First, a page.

In 1805, the month of Ramadan fell in December. Far from his friends, family and home, one Tunisian man was attempting to observe it in Washington, D.C. This was the statesman Sidi Soliman Mellimelli, who was spending six months in the United States, on a diplomatic mission.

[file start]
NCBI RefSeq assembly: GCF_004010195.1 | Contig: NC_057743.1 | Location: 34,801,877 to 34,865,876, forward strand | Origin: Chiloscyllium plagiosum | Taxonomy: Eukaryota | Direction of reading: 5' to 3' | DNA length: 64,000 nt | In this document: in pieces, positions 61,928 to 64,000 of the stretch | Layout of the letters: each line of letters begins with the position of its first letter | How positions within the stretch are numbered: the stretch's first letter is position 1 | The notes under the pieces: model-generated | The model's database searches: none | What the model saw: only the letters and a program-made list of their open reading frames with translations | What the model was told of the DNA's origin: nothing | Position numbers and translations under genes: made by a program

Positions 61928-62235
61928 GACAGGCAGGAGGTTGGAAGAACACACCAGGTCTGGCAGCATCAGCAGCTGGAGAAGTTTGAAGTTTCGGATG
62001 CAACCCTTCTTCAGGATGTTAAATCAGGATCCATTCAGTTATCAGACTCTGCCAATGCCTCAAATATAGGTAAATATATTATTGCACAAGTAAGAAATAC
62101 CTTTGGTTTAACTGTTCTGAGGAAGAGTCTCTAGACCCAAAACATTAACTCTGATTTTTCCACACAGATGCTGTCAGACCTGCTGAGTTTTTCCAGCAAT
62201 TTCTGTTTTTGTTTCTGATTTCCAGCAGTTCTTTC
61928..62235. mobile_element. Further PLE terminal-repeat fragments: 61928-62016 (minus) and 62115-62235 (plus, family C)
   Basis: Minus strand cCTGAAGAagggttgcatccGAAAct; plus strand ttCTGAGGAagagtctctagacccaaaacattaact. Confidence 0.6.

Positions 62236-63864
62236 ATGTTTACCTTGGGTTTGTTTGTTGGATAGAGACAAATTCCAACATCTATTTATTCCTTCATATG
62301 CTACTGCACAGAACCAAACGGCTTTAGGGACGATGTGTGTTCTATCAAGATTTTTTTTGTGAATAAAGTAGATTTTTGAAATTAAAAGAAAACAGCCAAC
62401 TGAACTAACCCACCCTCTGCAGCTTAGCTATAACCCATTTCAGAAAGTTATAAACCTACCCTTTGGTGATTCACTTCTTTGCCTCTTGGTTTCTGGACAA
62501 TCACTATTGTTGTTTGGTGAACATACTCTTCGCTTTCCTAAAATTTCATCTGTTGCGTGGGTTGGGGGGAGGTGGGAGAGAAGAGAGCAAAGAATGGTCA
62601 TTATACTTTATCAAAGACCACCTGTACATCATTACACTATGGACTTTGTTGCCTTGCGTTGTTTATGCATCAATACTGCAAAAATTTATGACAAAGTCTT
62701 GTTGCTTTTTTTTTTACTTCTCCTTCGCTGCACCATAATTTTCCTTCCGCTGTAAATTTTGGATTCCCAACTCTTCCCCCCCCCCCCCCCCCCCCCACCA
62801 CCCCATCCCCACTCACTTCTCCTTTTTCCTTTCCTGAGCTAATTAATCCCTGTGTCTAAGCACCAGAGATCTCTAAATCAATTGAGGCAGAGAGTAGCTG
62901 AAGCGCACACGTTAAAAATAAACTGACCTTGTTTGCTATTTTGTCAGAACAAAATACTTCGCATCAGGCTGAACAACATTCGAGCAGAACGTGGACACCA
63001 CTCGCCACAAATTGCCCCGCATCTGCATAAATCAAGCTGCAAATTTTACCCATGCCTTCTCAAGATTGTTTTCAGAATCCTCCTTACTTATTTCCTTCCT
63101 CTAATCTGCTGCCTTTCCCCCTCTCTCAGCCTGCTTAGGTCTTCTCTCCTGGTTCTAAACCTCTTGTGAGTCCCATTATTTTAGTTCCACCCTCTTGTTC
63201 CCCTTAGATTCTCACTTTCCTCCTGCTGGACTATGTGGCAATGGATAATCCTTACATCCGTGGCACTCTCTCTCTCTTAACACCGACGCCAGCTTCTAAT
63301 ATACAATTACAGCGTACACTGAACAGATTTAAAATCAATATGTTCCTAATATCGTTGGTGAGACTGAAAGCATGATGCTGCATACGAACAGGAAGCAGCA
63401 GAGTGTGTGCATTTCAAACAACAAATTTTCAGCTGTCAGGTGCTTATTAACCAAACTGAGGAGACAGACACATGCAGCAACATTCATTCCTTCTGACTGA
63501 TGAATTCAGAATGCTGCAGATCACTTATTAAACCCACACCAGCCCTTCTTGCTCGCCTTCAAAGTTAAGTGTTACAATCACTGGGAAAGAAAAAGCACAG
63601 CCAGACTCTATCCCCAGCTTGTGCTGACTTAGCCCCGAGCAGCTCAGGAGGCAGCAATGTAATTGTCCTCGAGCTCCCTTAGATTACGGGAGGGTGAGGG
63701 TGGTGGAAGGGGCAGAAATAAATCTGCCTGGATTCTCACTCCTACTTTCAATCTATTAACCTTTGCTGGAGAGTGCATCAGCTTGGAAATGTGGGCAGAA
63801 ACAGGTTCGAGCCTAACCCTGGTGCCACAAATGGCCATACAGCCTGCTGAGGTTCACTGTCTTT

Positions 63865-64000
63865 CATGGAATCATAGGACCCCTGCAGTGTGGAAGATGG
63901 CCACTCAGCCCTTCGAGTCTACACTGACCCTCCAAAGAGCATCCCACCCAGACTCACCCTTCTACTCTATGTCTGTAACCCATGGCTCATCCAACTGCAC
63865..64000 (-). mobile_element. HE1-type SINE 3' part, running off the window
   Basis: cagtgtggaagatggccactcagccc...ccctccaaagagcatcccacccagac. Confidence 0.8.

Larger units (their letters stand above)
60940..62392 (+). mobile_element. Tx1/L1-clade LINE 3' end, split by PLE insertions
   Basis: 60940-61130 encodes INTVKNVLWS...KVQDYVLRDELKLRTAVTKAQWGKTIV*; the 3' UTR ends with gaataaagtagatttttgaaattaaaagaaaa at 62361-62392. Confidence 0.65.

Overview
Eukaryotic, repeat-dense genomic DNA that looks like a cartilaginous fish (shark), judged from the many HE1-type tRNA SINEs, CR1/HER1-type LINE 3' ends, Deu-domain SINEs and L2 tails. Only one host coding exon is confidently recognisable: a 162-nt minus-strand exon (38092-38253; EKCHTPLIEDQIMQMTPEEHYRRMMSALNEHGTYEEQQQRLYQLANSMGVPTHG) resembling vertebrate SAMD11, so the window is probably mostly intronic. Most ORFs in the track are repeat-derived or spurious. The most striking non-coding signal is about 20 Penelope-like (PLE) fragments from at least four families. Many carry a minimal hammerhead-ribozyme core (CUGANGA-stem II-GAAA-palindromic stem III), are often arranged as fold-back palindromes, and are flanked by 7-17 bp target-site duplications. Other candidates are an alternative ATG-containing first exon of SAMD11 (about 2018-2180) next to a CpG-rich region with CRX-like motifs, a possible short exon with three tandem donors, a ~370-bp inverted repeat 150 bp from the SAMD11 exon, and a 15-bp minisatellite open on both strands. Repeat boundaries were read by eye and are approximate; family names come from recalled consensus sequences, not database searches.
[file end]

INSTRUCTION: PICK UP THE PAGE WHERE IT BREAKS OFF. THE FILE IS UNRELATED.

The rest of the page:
Observing this holy month and its daily fasts in such a foreign environment must have been a challenge. Newspaper commentators at the time thought of him contemptuously, variously “depicting him as a sex-crazed barbarian, or associating Islam with licentiousness,” writes Jason Zeledon. But in Thomas Jefferson, he had an unexpected ally. Despite facing criticism for his hospitality from Federalists in Connecticut and Vermont, Jefferson looked after his Muslim visitor graciously, going so far as to rearrange a dinner party around Mellimelli’s fast. In doing so, America’s third president became the country’s first ever host of an iftar meal.
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